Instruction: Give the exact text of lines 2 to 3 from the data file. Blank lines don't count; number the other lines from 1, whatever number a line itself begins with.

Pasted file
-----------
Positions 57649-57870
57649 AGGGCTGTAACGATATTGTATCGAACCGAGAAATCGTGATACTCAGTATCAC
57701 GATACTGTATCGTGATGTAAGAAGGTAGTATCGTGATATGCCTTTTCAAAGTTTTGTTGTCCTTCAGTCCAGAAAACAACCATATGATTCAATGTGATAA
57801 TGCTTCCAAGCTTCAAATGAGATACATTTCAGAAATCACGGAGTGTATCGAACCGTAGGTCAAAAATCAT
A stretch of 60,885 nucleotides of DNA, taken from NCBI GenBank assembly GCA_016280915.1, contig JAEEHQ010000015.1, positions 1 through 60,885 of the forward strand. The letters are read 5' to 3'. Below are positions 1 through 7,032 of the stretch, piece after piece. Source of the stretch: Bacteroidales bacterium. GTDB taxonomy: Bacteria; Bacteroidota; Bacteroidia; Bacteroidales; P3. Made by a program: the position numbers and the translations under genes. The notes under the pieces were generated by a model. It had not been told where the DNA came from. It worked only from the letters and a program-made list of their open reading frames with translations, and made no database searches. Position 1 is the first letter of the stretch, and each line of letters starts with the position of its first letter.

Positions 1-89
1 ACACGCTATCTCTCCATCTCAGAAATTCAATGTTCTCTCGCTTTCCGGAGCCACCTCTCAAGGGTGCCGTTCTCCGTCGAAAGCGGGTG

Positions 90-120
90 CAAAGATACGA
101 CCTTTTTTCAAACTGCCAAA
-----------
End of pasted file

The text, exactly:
57649 AGGGCTGTAACGATATTGTATCGAACCGAGAAATCGTGATACTCAGTATCAC
57701 GATACTGTATCGTGATGTAAGAAGGTAGTATCGTGATATGCCTTTTCAAAGTTTTGTTGTCCTTCAGTCCAGAAAACAACCATATGATTCAATGTGATAA